South Africa’s Competition Tribunal has placed a fine of R449-million on South Africa’s fixed-line operator Telkom, for uncompetitive behaviour between 1999 and 2004. After the fine was imposed, shares in Telkom dropped by 3.38% to R17.44 a share on the Johannesburg Stock Exchange.
The court case against Telkom was initially brought on by the Competition Commission, and asked the Tribunal to fine Telkom a whopping R3.5-billion – or 10% of the group’s earnings.
According to the Tribunal, “Telkom leveraged its upstream monopoly in the facilities market to advantage its own subsidiary in the competitive value added network market…Telkom’s conduct caused harm to both competitors and consumers alike and impeded competition and innovation in the dynamic VANS market.”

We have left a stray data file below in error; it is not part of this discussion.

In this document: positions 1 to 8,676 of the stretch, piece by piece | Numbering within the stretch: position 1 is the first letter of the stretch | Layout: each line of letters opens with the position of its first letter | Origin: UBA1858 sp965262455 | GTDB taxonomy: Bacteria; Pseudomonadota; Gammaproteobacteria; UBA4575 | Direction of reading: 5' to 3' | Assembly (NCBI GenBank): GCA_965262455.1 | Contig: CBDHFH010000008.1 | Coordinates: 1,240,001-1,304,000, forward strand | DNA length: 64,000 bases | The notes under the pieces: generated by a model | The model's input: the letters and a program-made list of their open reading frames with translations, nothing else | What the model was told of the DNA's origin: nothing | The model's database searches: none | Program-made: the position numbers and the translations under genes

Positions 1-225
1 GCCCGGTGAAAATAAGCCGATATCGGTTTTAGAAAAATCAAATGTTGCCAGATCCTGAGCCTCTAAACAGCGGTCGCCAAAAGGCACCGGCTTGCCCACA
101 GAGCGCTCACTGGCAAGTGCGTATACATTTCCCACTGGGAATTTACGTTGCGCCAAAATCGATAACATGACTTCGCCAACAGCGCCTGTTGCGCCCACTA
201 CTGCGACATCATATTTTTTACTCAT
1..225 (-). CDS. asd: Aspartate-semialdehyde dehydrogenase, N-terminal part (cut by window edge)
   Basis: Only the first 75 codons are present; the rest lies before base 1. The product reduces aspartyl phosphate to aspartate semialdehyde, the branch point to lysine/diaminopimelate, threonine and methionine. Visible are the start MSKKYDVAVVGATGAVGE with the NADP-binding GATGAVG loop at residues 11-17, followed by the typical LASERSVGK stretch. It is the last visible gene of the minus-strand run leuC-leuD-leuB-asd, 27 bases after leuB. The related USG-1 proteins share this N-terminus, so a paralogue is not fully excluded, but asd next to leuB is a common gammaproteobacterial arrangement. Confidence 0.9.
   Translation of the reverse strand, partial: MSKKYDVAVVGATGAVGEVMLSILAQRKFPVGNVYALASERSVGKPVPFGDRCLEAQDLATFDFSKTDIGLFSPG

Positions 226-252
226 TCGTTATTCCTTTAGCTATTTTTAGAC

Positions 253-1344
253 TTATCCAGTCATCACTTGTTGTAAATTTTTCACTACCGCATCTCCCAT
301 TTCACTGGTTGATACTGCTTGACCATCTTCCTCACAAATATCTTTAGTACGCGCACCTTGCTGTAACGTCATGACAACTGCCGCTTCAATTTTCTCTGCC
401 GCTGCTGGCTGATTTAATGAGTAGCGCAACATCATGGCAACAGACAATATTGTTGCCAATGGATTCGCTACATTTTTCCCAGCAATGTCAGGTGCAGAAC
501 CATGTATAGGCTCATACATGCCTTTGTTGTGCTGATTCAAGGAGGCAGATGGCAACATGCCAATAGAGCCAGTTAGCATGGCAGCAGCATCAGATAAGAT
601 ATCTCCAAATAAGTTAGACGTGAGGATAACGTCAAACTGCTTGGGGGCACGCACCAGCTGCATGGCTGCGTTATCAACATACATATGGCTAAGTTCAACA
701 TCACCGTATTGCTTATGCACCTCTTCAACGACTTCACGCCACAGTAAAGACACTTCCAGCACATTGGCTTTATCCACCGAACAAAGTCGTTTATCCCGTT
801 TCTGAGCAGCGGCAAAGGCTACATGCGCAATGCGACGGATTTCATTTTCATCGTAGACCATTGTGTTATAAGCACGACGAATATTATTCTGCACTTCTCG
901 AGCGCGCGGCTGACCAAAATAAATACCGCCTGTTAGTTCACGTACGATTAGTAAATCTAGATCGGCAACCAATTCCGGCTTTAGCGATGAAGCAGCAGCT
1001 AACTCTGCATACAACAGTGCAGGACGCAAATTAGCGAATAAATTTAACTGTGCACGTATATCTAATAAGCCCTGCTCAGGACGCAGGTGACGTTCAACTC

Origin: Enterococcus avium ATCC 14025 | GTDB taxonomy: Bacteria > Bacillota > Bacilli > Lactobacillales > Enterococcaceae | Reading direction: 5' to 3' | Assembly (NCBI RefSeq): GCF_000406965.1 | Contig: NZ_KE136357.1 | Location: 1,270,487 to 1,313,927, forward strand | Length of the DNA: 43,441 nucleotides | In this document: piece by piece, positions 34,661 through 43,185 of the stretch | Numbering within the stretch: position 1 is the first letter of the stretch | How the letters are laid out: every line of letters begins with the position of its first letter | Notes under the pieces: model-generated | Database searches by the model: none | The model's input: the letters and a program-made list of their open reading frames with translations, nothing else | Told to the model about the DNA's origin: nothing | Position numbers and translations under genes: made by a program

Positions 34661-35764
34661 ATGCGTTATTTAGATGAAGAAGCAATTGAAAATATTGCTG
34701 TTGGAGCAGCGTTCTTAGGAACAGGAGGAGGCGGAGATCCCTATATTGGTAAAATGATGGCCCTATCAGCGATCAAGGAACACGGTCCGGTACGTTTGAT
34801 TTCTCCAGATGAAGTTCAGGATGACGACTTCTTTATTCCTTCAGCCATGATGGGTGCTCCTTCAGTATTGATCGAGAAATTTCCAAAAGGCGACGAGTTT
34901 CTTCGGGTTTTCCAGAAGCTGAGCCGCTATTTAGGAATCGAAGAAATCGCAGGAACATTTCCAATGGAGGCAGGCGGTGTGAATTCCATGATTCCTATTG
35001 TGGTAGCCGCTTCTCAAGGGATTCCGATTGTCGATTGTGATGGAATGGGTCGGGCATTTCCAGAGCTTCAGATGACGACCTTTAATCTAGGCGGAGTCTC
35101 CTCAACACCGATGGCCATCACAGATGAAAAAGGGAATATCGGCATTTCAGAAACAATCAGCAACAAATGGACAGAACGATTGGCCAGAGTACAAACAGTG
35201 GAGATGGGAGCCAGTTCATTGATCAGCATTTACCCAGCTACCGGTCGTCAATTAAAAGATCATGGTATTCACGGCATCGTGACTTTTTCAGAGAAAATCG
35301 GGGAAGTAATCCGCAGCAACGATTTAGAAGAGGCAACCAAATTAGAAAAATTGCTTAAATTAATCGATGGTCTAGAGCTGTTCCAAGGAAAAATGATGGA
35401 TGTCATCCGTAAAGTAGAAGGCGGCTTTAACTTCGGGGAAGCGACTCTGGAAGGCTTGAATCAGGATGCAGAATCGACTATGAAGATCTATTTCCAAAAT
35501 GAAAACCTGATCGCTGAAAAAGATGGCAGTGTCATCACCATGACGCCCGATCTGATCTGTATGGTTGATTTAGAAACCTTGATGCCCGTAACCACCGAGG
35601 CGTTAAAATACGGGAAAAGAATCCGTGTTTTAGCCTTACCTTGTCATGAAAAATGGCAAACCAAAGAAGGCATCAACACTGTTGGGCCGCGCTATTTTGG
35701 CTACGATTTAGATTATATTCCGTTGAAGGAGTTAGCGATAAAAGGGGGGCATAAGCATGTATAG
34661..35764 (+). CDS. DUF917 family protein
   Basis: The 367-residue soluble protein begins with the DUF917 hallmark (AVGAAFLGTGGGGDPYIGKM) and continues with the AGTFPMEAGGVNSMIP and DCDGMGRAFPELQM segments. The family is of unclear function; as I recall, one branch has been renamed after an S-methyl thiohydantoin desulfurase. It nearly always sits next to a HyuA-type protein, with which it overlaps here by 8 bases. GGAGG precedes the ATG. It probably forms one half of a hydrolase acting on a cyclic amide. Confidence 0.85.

“Through this conduct, the commission alleged, Telkom sought to expand its exclusivity to services over which, in law, it did not enjoy a monopoly. Moreover, through the use of these contractual terms, Telkom sought to bypass the regulator, which was entrusted with enforcement of the Telecommunications Act, in order to obtain for itself the additional protection of private law remedies,” the Tribunal said in a statement.
They also added that Telkom bullied its competitors. “Telkom had chosen to respond to the claimed illegal conduct of the Vans providers in a selective and inconsistent way. While Telkom bullied its downstream competitors into line, it exploited, to its advantage, the very alleged grey area in the regulatory framework by integrating voice and data and bypassing the regulator’s requirement of separate accounting for PSTS and Vans services, the tribunal stated in its judgment. Accordingly the Tribunal found no merit in Telkom’s illegality defence,” they concluded.
Half of the R449-million fine is to be paid by Telkom within the next six months, while the other half is payable in the next year after the first half has been paid.